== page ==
All Hail Hymenoxys

All hail, indeed!!  For those gardeners living in Texas and northwestward states to Colorado, as well as southward into Mexico, it’s a tough proposition to find a longer blooming, better-behaved, cheery daisy to place in the garden than the perennial HymenoxysTetraneuris scaposa.

Commonly called Four-nerve Daisy (because of the veins inside the petals, which the Lady Bird Johnson Wildflower Center describes as “dark purple,” but look green to me), …it’s also known as Stemmy Four-nerve Daisy, Yellow Daisy, and Bitterweed.  It’s a ray of sunshine, year-round, in the home garden or along the highway.

I first planted Hymenoxys over 20 years ago in a spot in my backyard when I began the conversion from a high-maintenance lawn to a low-maintenance, native plants garden. The one I planted didn’t last long and that was  because I planted it in a shady spot. I’ve made lots of mistakes like that over the years and (hopefully) have learned from those mistakes.  That’s the best garden education there is–screw up, learn, redo correctly.  Or at least redo; some of us take longer to learn than others of us.  Over the years, I was enamored and distracted with other aster perennials and never replanted Hymenoxys in my gardens.  When I designed the long, narrow Driveway Garden in spring 2014,  I purchased and planted three Hymenoxys daisies.  I knew they would be great additions to this garden,

…and so they are.  These sweet, dancing-in-the-breezes daisies have bloomed non-stop since being popped in the ground a year

Borne from an evergreen clump of slender grey-green foliage,

…the leafless stems, the ‘scape’ of scaposa,  rise about 6-8 inches, topped by a single daisy.  The stems show a slightly purple tinge (which I do see as purple),

….and in all phases of flower development, the blooms are attractive.

The petals are bright yellow and each ends in three

Hymenoxys is a perennial that works well in many styles of  gardens, including sparse rock/succulent gardens and lush perennial beds.  Hymenoxys is a small plant, so it’s best placed in the front of a bed, rather than behind something that will tower or flop over it. That’s one of the reasons I remembered Hymenoxys for my Driveway Garden–it’s very tidy and doesn’t grow huge like so many perennial shrubs.  It fits well in a narrow spot.

It will seed out prolifically if planted in good soil.  I don’t view that as a bad thing, though I’m sure I’ll eventually have to toss some seedlings into the compost because I won’t have any other spot in my gardens to plant the new additions.   This past fall, I transplanted some seedlings from the mother plants, …and they’ve flourished.  Of course they have.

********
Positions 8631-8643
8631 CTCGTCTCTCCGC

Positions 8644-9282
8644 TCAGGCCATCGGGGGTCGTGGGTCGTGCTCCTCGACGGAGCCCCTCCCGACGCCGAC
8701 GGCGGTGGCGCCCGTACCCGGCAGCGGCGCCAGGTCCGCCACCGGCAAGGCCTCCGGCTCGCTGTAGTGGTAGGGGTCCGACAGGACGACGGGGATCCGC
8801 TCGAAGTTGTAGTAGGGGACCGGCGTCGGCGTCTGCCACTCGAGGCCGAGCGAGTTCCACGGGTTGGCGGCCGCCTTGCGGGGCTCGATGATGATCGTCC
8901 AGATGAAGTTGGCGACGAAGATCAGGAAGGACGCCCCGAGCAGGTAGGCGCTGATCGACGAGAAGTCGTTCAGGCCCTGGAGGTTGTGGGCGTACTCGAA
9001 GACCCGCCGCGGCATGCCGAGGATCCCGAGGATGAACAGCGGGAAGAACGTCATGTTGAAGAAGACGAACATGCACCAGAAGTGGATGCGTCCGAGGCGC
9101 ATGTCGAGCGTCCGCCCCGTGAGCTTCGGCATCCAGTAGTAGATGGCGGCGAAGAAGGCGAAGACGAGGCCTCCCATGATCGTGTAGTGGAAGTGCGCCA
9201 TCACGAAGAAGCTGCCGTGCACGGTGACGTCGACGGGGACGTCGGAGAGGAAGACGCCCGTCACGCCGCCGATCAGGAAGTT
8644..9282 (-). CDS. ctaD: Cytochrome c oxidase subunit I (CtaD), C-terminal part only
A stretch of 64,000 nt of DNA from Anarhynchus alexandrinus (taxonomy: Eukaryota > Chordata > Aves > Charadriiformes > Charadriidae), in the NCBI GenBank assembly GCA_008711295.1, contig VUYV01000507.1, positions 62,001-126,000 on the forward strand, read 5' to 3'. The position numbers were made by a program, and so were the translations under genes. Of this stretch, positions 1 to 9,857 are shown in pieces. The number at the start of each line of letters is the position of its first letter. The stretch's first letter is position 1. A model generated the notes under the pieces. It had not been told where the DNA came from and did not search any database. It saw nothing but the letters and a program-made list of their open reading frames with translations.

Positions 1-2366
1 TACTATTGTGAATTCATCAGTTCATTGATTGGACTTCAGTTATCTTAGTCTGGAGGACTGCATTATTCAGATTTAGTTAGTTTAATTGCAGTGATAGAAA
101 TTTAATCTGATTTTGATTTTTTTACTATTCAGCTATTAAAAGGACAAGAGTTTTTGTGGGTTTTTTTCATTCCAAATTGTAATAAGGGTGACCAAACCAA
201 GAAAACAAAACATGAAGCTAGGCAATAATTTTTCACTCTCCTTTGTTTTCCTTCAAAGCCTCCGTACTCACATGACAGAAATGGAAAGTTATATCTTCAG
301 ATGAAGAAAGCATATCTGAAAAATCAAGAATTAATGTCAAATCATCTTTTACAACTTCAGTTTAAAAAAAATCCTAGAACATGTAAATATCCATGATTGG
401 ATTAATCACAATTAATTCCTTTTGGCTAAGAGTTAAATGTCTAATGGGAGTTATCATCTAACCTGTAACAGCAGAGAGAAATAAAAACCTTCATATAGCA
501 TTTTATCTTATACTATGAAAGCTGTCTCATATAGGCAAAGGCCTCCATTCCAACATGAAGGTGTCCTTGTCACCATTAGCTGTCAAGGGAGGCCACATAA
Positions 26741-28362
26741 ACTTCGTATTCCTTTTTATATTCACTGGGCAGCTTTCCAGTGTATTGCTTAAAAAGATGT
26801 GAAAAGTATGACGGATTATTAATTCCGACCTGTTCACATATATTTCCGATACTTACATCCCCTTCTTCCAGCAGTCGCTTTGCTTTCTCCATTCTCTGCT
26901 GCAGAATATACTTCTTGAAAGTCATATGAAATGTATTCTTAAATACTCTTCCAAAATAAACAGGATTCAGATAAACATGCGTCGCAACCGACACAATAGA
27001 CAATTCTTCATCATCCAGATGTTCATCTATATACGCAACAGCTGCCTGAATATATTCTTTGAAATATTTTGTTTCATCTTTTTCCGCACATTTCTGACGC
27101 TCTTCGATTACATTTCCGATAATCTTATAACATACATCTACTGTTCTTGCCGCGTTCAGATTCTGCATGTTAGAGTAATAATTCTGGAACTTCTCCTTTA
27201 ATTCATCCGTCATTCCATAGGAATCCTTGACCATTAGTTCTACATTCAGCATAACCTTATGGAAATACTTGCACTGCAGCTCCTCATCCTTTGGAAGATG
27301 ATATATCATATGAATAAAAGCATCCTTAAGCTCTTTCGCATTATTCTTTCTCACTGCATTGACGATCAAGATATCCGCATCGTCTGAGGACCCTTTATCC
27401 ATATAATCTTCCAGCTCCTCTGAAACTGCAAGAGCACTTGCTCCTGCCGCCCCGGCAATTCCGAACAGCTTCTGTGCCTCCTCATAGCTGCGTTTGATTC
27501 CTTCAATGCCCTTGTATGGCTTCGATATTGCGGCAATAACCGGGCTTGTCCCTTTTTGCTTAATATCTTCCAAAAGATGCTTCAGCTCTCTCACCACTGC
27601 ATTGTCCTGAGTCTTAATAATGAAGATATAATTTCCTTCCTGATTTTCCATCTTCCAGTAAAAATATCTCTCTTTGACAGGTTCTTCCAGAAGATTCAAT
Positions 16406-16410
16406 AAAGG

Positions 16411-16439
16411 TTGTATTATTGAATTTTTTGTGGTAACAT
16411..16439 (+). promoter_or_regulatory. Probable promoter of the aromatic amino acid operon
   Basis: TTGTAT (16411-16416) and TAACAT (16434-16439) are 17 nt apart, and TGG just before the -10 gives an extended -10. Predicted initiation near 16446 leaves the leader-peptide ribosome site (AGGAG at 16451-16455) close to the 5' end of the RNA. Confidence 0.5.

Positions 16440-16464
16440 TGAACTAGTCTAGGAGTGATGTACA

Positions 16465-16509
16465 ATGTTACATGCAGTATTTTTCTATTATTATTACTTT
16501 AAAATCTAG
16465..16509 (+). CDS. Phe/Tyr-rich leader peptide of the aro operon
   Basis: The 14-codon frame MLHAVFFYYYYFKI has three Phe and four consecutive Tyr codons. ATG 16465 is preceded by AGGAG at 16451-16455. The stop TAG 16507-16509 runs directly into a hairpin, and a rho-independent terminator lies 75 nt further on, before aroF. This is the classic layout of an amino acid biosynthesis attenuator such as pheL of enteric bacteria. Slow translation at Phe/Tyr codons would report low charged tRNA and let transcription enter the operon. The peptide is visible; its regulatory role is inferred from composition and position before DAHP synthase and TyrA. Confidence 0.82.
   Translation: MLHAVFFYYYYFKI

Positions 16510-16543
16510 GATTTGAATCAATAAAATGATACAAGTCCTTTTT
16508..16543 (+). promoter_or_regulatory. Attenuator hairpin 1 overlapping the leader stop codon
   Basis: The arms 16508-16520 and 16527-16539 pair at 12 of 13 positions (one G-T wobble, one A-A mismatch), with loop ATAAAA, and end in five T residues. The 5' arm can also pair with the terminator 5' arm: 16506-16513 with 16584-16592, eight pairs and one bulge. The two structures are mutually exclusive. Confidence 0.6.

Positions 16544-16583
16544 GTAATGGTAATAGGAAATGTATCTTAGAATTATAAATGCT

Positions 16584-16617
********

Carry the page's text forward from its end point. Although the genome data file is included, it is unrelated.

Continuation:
My patch of Hymenoxys bloomed all winter and that’s another great quality about this plant, its remarkably long bloom time.

Hymenoxys is tolerant of a variety of soil types and is heat and drought resistant during our long summers.  The flowers attract pollinators–I’ve seen bees and butterflies at mine.  Additionally, drum roll please, Hymenoxys is highly deer resistant.

Wow!  The perfect plant!

Unless you’re not fond of pretty yellow flowers!


17 thoughts on “All Hail Hymenoxys

  1. What a timely post! Four nerve daisy is so cheerful and sturdy at the same time. The Hub and I were wondering what native to pop into a small exposed bed that gets a lot of traffic driving by (and unfortunately occasionally over) with lots of deer attention as well. It is looking a lot like Hymenoxys is the answer to all our needs there. (When the gardener is ready, the plant will appear?).


    • I love hymenoxys, but unfortunately, in my garden, so do the deer. I finally had to dig up the bitten stubs and replant them in the back garden, where they now thrive. It is an excellent, cheery little plant.


      • I put a couple of test plants out where the deer will most certainly be eating them if the ones around here have a similar palate preference. It is good to know I can probably transplant them successfully behind the fence if I need to, thanks for that info, Pam!


      • It’s interesting how real-life experience trumps what’s in research and in print. I’ve certainly heard of other “deer resistant” plants happily munched by deer, so you just never know until you try something in the garden–will they eat it? Or not?


  2. I just planted some of these along with a few black footed daisies. Do the bees like yours? I was realizing the other day I don’t think I’ve seen any bees on my neighbors’.


  3. I just did a wander through a local nursery and saw a big display of four nerve daisy. Beautiful. Flower and evergreen? That does sound nearly perfect.


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